DESCRIPTION

  The sshd2 Secure Shell daemon	runs on	the Secure Shell server. It is nor-
  mally	run as root, and is the	server counterpart for ssh2.   Together,
  these	programs replace and extend the	rlogin and rsh services, and provide
  secure encrypted communication channels between  two	hosts  connected over
  an  insecure network.	 They are intended to be easy to install and use.

  The sshd2 daemon is normally started at boot time from /etc/rc.local or
  its equivalent. It  forks  a new  daemon for each incoming connection.  The
  forked daemons handle	key exchange, encryption,  authentication,  command
  execution,  and data exchange.

  The sshd2 daemon can be configured using command-line	options	or  a confi-
  guration file. Command-line options override values specified	in the confi-
  guration file. The sshd2 daemon  reads  configuration	data  from the
  /etc/ssh2/sshd2_config file (or the file specified with the -f option	on
  the command line).   The file	contains keyword-value pairs, one per line.
  Lines	starting with the pound	(#) sign and empty  lines  are	interpreted
  as comments.

  Subconfiguration files can also be  specified	 in  the  main	configuration
  file.	However, if changes are	made in	the main configuration file, the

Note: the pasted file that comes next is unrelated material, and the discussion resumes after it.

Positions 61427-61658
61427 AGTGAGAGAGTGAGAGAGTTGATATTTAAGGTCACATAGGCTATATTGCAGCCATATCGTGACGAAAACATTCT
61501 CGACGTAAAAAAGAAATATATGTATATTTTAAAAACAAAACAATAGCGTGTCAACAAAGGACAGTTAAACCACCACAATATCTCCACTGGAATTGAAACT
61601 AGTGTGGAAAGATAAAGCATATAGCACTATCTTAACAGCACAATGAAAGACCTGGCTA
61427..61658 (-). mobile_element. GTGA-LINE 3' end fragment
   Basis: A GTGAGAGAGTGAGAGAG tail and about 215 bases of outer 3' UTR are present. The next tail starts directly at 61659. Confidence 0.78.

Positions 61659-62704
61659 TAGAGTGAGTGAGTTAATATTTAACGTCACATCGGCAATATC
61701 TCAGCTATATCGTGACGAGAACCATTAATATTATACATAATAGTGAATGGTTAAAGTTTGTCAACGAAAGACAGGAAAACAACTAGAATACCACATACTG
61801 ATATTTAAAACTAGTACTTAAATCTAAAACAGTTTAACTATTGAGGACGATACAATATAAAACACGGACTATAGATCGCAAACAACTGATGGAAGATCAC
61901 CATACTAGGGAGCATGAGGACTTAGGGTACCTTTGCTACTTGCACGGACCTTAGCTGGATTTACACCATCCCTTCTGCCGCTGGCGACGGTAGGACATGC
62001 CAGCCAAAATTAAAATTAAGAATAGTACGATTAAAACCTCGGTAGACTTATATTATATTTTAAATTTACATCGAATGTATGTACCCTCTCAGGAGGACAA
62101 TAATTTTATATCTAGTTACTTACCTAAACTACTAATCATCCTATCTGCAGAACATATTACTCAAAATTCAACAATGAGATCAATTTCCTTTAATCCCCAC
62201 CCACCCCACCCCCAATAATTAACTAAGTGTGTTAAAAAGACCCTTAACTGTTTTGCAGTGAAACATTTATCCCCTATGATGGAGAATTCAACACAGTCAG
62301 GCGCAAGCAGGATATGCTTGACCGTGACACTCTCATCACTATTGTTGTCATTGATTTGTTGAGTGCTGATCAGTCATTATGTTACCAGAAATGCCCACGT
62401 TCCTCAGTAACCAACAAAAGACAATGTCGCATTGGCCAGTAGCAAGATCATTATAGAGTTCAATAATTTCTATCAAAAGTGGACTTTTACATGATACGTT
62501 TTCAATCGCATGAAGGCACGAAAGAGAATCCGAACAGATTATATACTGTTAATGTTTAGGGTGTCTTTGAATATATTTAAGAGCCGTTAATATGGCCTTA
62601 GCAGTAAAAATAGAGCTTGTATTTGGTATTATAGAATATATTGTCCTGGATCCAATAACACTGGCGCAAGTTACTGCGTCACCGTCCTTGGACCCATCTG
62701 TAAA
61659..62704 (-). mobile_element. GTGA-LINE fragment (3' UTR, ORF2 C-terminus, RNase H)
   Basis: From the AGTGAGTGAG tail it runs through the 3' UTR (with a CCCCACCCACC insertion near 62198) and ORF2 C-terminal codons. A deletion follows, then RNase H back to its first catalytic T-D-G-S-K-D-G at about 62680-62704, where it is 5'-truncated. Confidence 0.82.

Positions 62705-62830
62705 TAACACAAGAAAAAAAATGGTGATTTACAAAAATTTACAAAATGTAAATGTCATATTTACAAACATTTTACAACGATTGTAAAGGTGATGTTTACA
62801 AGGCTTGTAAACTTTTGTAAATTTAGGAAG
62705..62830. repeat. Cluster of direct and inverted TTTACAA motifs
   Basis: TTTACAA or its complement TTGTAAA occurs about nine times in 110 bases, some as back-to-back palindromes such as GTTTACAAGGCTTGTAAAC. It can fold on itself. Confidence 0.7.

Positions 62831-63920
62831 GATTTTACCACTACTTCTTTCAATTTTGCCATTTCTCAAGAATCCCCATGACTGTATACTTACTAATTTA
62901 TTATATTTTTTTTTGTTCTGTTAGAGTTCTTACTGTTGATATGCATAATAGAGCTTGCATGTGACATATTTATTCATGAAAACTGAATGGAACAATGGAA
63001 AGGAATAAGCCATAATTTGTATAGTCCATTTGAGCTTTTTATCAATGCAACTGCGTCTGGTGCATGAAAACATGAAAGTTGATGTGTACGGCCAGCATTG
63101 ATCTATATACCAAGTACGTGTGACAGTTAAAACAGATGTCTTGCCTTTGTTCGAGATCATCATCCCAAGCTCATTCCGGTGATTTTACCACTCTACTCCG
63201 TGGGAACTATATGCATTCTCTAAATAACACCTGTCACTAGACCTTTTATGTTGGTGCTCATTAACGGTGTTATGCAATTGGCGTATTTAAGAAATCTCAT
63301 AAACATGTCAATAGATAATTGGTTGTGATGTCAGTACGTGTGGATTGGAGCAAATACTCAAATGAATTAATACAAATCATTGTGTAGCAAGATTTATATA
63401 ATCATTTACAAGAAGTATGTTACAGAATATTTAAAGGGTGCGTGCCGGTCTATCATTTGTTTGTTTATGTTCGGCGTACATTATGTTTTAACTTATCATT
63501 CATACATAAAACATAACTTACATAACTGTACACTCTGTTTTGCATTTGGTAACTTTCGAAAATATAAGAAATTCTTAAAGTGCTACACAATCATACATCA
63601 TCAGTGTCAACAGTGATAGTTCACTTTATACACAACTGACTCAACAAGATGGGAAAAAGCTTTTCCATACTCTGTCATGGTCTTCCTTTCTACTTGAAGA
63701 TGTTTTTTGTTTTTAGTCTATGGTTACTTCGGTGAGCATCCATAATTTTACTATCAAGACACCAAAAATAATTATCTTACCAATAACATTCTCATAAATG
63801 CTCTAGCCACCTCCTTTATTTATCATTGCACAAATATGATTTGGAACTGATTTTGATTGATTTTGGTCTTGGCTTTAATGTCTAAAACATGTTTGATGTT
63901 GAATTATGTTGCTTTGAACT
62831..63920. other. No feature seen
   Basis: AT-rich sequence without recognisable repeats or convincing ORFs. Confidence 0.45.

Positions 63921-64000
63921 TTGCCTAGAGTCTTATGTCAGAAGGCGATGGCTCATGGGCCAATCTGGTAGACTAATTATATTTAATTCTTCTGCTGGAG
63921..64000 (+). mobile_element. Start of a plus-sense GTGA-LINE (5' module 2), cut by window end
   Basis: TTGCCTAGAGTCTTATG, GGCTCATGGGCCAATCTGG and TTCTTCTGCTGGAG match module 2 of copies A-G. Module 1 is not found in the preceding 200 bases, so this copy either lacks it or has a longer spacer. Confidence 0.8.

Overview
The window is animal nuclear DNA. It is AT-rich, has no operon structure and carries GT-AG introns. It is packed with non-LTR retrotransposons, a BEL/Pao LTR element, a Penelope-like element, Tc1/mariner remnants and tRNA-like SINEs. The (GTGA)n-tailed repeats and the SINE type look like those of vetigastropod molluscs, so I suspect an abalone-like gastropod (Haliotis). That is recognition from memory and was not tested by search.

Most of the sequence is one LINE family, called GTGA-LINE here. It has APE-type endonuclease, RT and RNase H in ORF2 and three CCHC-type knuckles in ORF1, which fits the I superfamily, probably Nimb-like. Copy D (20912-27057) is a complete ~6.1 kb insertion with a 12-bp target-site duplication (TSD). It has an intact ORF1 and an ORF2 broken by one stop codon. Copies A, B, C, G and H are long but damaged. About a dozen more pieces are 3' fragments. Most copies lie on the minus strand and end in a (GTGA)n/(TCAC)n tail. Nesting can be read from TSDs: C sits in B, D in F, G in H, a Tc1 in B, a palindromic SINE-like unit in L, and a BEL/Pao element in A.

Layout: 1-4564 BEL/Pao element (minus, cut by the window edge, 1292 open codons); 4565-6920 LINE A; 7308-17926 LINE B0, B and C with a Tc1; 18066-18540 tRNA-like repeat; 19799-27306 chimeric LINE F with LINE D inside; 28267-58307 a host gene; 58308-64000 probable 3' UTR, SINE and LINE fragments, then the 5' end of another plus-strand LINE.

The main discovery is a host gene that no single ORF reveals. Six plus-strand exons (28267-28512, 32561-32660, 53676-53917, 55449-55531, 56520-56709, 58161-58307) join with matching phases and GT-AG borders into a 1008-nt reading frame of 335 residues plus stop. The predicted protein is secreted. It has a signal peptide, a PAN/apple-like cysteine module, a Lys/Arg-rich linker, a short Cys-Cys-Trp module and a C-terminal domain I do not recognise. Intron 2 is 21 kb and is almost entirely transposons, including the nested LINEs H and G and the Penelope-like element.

sshd2	daemon must be restarted.

  LOGIN	PROCESS


  When a user successfully logs	in, the	sshd2 daemon takes the following
  steps:

   1.  Changes the process to run with normal user privileges.

   2.  Sets up basic environment.

   3.  Reads the /etc/environment file if it exists.

   4.  Changes to the user's home directory.

   5.  Runs the	user's shell or	command.

  SSH WITH TCP WRAPPERS


  When the sshd2 daemon	compiles with TCP wrapper libraries, the hosts.allow
  and hosts.deny files control who can connect to ports	forwarded by the
  sshd2	daemon.

  The names in the hosts.allow and hosts.deny files are	sshd2, sshdfwd-
  <&lt;portname>, and sshdfwd-X11 for forwarded ports on which the Secure Shell
  client or server is listening.

  If a port has	a defined name,	you must use it.

FILES

  /etc/ssh2/sshd2_config
      Contains sshd2 daemon configuration information. This file should	be